Episode 133 - THE BOSS

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Who is your favorite Bonanza character?: Hoss

Episode 133 - THE BOSS

Post by Episode Guide » Mon Jun 22, 2015 8:41 pm

Date: May 19, 1963

Summary: The Cartwrights try to rally the town against a freight line owner.

Written by: Leo Gordon and Paul Leslie Piel
Directed by: Arthur Nodel
Guest Stars: Carroll O'Connor (Tom Slaydon)

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Slideshow courtesy of Bejules

TNTrue
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Who is your favorite Bonanza character?: Hoss

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Re: Episode 133 - THE BOSS

Post by TNTrue » Sun Mar 17, 2019 8:59 pm

Liked the opener (Joe getting shot), and there were a few other good moments, but on the whole I thought this was what romance fans call an "idiot plot," where everyone has to act like an idiot for the plot to work. The Cartwrights weren't idiots, thank goodness, but all the townspeople were. And the bad guy's top hand was a complete moron, first giving things away to the daughter, and then thinking he'd get in good with the boss by shooting her. Sheesh. Kind of liked the daughter, though.

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Re: Episode 133 - THE BOSS

Post by TNTrue » Mon Mar 18, 2019 1:28 pm

Currently reading John Boessenecker' s Badge and Buckshot:Lawlessness in Old California, and this morning I ran across a passage that reminded me of something else that didn't work for me in this episode. Not only did it not make sense to me that the store owners would just let this guy and his men bully them -- the West was Wild, and when it came to protection schemes like this, store owners were not above paying their own bully boys -- but even in 1859 (the earliest I think the show goes), there was a lot of local traffic hauling to Virginia City (and plenty to Carson City and other places in the area, for that matter), and not only would the local Virginia City store keepers have been hurt by shipments not getting through, but plenty of the guys in California shipping things in.

Also, the route in from California crossed multiple toll roads, and the guys who ran the toll roads would have been furious, and they spent a lot of money keeping their roads clear in the winter and then fixing them in the spring. And there would be all the guys who ran or owned stations on the road, where the teamsters stayed. And the teamsters themselves were seriously tough hombres. There would have been a lot, a lot a lot, of powerful people who would not have been happy with "Boss" Tom Slayden. Not to say there wasn't plenty of corruption -- just that you'd have to be a lot more subtle about it, and target people with a lot less power.

Anyhow, I was reading about a Confederate plot to steal a bunch of Comstock Lode silver, and they're talking about the main supply road (from Placerville, CA, to Virginia City), thought I'd share some of it, since this road essentially ran through the Ponderosa (or along the south edge of it, depending on which toll road was in best shape that year). The event they're talking about happened in 1864, but a lot of what they are talking about was true most of the early 1860s:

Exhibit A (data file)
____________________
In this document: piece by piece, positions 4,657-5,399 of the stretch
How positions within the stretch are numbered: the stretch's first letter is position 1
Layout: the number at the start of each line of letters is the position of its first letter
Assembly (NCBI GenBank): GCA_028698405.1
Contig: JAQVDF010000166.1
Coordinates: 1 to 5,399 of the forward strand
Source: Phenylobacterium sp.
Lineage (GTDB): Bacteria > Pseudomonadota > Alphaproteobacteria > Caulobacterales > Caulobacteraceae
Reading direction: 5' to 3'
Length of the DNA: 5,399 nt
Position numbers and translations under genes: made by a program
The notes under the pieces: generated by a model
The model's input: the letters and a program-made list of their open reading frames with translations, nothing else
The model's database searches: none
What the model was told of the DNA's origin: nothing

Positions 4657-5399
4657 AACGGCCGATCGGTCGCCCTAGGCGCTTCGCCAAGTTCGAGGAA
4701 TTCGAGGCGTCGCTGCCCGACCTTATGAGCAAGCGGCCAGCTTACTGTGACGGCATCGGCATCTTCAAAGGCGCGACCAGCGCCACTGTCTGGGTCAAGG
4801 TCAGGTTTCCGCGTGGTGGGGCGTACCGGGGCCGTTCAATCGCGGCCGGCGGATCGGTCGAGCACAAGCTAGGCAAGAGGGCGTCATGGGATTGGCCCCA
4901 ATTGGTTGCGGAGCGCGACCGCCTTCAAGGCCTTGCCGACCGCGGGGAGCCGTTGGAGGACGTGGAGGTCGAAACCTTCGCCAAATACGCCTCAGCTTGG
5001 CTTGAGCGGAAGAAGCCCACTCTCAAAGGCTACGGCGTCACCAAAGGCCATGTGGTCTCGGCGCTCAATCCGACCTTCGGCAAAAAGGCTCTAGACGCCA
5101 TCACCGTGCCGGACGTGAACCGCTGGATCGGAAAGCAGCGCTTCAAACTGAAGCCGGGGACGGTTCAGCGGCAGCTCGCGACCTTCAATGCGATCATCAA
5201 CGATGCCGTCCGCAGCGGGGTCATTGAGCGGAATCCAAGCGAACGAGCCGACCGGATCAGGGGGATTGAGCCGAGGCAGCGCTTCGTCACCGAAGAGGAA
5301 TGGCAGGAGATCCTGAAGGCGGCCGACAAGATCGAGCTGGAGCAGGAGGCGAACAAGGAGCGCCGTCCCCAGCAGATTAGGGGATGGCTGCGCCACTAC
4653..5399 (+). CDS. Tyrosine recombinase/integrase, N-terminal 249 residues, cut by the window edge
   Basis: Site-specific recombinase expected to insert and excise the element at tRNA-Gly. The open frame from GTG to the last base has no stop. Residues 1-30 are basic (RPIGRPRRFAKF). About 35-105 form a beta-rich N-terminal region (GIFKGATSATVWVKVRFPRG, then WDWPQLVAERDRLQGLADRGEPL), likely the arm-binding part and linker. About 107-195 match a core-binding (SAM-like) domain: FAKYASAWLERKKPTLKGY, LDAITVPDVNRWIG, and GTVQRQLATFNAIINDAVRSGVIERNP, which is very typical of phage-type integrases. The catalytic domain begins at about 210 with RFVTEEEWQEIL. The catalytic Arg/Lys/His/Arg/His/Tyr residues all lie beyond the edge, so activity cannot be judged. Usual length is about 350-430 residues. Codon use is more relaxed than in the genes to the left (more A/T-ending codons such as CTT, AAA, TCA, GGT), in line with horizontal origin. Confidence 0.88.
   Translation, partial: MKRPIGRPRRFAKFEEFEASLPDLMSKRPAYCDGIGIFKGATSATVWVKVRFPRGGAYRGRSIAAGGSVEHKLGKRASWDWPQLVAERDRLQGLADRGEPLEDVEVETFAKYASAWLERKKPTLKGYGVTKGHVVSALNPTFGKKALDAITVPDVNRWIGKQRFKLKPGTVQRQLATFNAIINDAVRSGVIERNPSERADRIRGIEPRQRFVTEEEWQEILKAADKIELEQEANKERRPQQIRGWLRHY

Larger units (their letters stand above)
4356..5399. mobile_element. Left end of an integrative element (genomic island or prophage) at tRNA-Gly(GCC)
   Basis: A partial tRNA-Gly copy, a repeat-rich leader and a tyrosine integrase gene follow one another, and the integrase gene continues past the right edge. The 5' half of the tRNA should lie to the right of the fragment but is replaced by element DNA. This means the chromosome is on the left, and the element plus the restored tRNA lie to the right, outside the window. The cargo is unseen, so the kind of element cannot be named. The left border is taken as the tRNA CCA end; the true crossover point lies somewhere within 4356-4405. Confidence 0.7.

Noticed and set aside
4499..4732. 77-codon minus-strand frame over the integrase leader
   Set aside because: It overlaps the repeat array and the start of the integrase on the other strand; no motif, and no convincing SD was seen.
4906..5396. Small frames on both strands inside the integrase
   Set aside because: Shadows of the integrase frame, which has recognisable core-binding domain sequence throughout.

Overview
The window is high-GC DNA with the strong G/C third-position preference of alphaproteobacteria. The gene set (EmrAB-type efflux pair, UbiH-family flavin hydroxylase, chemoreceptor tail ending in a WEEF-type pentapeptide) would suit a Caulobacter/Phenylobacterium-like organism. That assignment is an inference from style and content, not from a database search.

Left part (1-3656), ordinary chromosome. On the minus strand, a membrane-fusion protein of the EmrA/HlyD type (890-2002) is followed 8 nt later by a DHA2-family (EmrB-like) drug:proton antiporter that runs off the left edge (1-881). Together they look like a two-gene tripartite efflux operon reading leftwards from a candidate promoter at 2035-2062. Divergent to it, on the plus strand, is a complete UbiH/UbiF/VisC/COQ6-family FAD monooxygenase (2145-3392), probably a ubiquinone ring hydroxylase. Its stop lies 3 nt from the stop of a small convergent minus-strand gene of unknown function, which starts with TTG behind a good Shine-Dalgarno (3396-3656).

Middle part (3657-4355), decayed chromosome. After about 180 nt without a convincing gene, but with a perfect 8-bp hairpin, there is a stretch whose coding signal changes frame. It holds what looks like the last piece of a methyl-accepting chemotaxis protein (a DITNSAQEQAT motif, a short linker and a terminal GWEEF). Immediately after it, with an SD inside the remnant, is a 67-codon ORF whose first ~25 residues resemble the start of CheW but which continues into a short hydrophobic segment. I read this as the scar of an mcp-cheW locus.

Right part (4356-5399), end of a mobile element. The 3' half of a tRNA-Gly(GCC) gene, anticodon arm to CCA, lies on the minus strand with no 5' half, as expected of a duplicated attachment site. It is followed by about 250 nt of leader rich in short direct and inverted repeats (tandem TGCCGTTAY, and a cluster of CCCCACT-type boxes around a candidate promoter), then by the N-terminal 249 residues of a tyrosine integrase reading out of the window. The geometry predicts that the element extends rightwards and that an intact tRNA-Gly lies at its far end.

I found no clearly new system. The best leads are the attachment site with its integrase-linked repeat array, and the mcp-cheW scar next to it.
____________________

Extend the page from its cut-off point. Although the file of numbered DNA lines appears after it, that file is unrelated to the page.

The Placerville toll road over the Sierra was then one of the most heavily used highways in California. By day a continuous string of teams stretched from Placerville to Lake Tahoe, carrying frieght to Virginia City and other Nevada mining camps. Each night nearly every station on the road fed three of four hundred horses and mules and dozens of teamsters, who would curl up and sleep underneath their wagons. The six-horse Concord coaches of the Pioneer Stage Company carried much of the silver bullion across from the Comstock, treasure which helped greatly to finance the Union's war effort.
p. 141
The girls and I joke and complain about how often someone's alone in the ranch yard (a place as big as the Ponderosa would probably have a black smith and/or a leather maker and/or any number of people who'd stick closer to home), and how often Hop Sing has to take care of their horses, etc., but even so, we forget just how many people lived in the area. Admittedly, at the same time they were pretty isolated -- while the map doesn't show the Ponderosa as being a million acres, it is still huge, and the people spread pretty thin there even when there were a lot of business in it in real history. People were mostly concentrated in towns, and in small areas along the roads. Virginia City, however, had a goodly sized population, especially if you add in all the smaller cities around it (Dayton and Gold Hill and a zillion more that are long gone), which would matter in plots like this.

Not that the guys doing Bonanza cared -- nor did I as a kid, and nor do I really care now, in that I usually love the show enough to look past things like this. If the writers give me lots of fun Cartwright stuff, or guest roles I really like, I'll forgive a lot. My "personal canon" is that many Bonanza episodes didn't actually happen to the Cartwrights, but still legitimately represent things that happened in the west (to neighbors, or to people they knew, maybe) -- heaven knows the characters themselves seemed to completely forget certain episodes! :grin Or I'll otherwise justify/circumvent non-historical stuff (women in the 1860s did not wear bangs!). But, although I sometimes quite like Carroll O'Connor's acting, this story didn't distract me enough from thinking about real history, I guess.

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